Bayer wins some, loses some

New sales policy continues to reverberate

Published: April 28, 2010
By Edie Lau

Bayer Animal Health has lost another major client — the distributor Webster Veterinary — as a result of its new policy of selling products directly to pet stores and licensed Internet pharmacies rather than exclusively to practicing veterinarians.

But the pharmaceutical manufacturing giant said it has established or expanded relationships with Webster’s biggest competitors: Butler Schein Animal Health and MWI Veterinary Supply.

Bayer spokesman Bob Walker said the company also has new sales agreements with major online and bricks-and-mortar outlets, including PetMed Express, Doctors Foster & Smith and PETCO.

Those vendors already had been selling at least some Bayer products but were obtaining the goods from unauthorized suppliers — a shadowy arena known as the “gray market.”

Gray market sales of veterinary products is a huge source of friction in the animal health community. Until Bayer changed its approach in March, all the major veterinary drug companies followed a policy of selling products only to licensed, practicing veterinarians, regardless of whether the products required prescriptions.

The manufacturers’ rationale is that pets benefit when their owners are educated by veterinarians on the proper use of products. The policy also benefits veterinarians, who profit on product sales; and manufacturers, through veterinarians’ recommendations or dispensing of their products.

Despite the policies, veterinary goods increasingly have been available from pet stores and online vendors that are supplied by diverters. This has been particularly true for topical parasiticides such as the top-selling flea prevention treatment Frontline. Consequently, many practitioners are suspicious that manufacturers secretly are supplying the stores, a charge the companies deny. Manufacturers, in turn, say the gray market is supplied by products diverted by renegade veterinarians.

Citing diversion and pet owners’ desire for better access, Bayer in March ended its long-standing policy of dealing only with veterinarians. The move elicited a few kudos from practitioners who lauded Bayer for honesty, at the same time that it generated a wave of criticism and lost business.

Among those that turned away from Bayer is Banfield, The Pet Hospital, which owns the largest chain of veterinary hospitals in the country, with more than 750 clinics.

Also dropping Bayer was Veterinary Study Groups, an organization composed of veterinarians who own or operate 330 practices in North America, which until this year treated Bayer as a “preferred provider.”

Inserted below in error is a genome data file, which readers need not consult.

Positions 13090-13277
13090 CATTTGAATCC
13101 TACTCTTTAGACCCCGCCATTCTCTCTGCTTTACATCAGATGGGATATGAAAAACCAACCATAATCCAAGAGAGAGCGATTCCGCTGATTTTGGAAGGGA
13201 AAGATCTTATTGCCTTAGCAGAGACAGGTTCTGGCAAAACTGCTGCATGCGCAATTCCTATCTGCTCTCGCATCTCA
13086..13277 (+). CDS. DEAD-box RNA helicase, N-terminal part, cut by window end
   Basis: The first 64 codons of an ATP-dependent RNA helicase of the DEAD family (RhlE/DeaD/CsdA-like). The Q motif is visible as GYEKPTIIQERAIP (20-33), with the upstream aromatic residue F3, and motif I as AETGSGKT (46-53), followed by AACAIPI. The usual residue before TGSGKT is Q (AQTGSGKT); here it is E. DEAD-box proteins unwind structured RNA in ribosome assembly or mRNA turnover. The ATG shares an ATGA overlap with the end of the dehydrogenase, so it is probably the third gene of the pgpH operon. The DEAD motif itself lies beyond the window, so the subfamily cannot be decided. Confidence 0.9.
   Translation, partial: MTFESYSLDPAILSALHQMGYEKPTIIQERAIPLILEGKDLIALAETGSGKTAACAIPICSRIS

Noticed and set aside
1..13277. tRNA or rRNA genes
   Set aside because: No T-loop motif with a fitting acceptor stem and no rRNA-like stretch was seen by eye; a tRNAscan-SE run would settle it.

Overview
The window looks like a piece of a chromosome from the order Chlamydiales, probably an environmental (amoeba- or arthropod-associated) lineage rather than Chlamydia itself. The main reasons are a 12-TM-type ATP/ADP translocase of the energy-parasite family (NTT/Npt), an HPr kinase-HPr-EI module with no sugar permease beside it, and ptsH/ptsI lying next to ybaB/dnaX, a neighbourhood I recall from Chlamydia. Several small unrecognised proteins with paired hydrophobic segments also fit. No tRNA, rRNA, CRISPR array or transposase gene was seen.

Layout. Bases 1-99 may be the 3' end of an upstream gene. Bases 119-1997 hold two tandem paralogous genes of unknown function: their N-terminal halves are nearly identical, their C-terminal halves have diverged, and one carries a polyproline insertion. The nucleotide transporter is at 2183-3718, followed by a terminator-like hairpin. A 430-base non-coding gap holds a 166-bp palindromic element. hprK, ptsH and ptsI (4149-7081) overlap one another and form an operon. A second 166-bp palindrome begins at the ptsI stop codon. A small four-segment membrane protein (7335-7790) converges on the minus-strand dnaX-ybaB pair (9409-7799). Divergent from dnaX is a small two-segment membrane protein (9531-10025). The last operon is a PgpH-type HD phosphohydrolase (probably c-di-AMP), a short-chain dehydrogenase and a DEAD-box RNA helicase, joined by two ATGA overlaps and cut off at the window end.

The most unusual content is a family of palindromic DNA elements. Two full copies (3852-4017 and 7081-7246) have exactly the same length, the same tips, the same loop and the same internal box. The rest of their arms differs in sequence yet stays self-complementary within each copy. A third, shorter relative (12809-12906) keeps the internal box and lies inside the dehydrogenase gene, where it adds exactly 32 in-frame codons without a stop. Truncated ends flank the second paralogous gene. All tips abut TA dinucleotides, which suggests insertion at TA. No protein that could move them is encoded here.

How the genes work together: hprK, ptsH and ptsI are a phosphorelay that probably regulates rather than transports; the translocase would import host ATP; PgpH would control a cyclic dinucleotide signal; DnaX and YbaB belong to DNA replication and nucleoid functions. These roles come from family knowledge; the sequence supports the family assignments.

Webster Veterinary, the nation’s second-largest companion animal veterinary supply house, last week became the third major player to sever its relationship with Bayer.

George Henriques, president of Webster Veterinary, said his company couldn’t support Bayer’s decision philosophically.

“As an organization, we’re committed to supporting the veterinary industry and our clients, and (we) felt that the decision to forgo their policy of selling only to licensed, practicing veterinarians was contradictory from philosophically what we’re about,” Henriques said in an interview.

He said the share of Webster’s revenues generated by Bayer products was “significant” but declined to give a number.

At the same time it is dropping Bayer, Webster has picked up companion-animal products from Bayer rival Merial. That was made possible by changes in manufacturer-distributor contracts. Up until this year, Merial prohibited distributors who carried their flea, tick and heartworm products for dogs and cats from selling competitors’ flea, tick and heartworm products. Those distributors, such as Webster, that chose not to carry the Merial lines exclusively carried other manufacturers’ products for small animals but not Merial’s.

Henriques said the Merial-only agreements came apart at the end of 2009 when Butler Animal Health Supply merged with Henry Schein Animal Health to become the nation’s largest veterinary distributor, Butler Schein Animal Health.

“That was really driven (by) Butler Schein’s merging, when they decided they were not going to continue on with Merial’s exclusive. Butler was exclusive; Schein wasn’t. MWI,” he said, referring to another major distributor, “was exclusive; Webster wasn’t.”